An article by Huston Eubank
The Straits Times
I RECENTLY taught part of Singapore’s Certified Energy Manager programme, and applaud many of Singapore’s innovative efficiency programmes.
However, I take exception to the common misperception that energy-efficient buildings are expensive.
Efficiency is common sense, applied carefully; it is not about expensive technologies.
The National Environment Agency’s (NEA) audits of more than 100 Singapore facilities found that most cooling plants have multiple times the capacity they need, and the typical system is less than half as efficient as it can be.
If you need to install only a fraction of this equipment in your building, you will save substantial capital and operating costs.
The NEA’s audits tell us that we should be doing this.
Conversely, several world-class plants in Singapore have more than 45 per cent return on investment (ROI) annually. Enlightened owners see efficiency not as a cost, but as a low-risk, high-return investment.
If high efficiency is the mandate at the time of construction, it basically has no cost. It can even reduce first costs.
Some owners have retrofitted their plants even though no repairs were required.
One example is United World College’s (UWC) campus in Tampines. Its plant is so efficient that the entire campus requires only two electrical transformers. A similar facility down the road has 21 transformers.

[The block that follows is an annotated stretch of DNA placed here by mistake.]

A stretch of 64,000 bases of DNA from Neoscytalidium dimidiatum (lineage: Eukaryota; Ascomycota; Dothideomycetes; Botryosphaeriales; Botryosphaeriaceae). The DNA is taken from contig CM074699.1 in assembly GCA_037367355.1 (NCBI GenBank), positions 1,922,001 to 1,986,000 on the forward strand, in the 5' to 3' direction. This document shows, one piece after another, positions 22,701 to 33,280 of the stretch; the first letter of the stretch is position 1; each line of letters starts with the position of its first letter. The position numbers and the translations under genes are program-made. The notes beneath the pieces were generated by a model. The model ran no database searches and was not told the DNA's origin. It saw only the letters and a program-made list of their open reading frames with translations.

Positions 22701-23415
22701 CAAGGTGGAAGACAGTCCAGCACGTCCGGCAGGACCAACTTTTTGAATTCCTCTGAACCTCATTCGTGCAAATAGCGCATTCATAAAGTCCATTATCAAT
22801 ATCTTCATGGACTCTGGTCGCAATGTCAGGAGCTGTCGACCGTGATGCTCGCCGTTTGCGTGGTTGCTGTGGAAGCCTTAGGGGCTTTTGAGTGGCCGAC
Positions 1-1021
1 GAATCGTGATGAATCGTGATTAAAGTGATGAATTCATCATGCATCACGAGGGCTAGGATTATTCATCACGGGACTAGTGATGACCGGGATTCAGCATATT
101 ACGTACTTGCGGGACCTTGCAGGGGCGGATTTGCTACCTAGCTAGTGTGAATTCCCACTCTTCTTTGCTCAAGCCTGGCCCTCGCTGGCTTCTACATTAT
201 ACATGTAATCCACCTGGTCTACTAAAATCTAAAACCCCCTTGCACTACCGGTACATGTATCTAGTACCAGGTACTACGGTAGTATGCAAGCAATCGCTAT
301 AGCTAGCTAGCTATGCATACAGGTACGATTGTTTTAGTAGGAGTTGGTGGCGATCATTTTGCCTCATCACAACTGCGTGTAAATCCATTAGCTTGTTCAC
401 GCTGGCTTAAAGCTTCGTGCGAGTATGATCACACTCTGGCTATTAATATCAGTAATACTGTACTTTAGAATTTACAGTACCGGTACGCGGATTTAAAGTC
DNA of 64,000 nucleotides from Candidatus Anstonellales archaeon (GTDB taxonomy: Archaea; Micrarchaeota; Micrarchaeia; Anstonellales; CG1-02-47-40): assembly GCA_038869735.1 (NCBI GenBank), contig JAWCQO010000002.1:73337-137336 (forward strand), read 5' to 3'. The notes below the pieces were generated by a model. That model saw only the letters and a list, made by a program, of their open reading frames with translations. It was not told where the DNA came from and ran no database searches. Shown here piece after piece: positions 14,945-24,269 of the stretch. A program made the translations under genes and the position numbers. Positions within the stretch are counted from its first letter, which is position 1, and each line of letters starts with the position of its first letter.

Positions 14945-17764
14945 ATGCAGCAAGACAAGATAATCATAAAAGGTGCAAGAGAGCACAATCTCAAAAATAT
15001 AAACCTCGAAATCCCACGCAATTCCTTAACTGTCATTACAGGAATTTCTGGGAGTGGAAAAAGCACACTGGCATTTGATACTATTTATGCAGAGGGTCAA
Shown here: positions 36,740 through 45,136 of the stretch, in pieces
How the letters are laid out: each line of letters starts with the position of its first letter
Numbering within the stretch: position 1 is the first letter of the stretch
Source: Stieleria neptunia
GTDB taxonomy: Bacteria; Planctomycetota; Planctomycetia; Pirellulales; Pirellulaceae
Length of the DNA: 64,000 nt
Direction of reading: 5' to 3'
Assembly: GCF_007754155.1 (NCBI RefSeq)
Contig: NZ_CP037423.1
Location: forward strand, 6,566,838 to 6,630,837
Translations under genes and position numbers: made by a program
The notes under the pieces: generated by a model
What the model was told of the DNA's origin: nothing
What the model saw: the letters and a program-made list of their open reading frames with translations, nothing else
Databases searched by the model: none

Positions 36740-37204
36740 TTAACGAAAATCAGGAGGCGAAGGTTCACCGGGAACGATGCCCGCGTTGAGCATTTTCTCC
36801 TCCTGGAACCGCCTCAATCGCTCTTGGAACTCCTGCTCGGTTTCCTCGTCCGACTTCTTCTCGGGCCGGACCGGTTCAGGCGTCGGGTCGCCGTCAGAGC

The secret of efficiency is not rocket science, and it is not about more money. It is simply meticulous attention to detail, basic design principles and simplification.
Singapore is already doing many of the right things; unfortunately, the Building and Construction Authority’s (BCA) new, enhanced Green Mark Incentive Scheme is not one of them (“Up to $3m in BCA funds for buildings to go green”; July 27). If BCA does distribute this money, it should work closely with project owners to ensure that they create and publicise more of the world-class examples that already exist in Singapore, and insist on ROIs of at least 30 per cent annually on their investments.
Other important tools in achieving high efficiency are highly accurate measurement, effective analysis and display of the data gathered, and open sharing of that information. Sharing allows verification of results, enables learning and spurs competition. Detailed information about UWC’s performance is freely available on its website.
The Government should require all BCA-funded projects to do the same, so that everyone can learn and competition can drive even higher performance.
Former Secretary and Executive Director of the World Green Building Council
Associate, The GreenAsia Group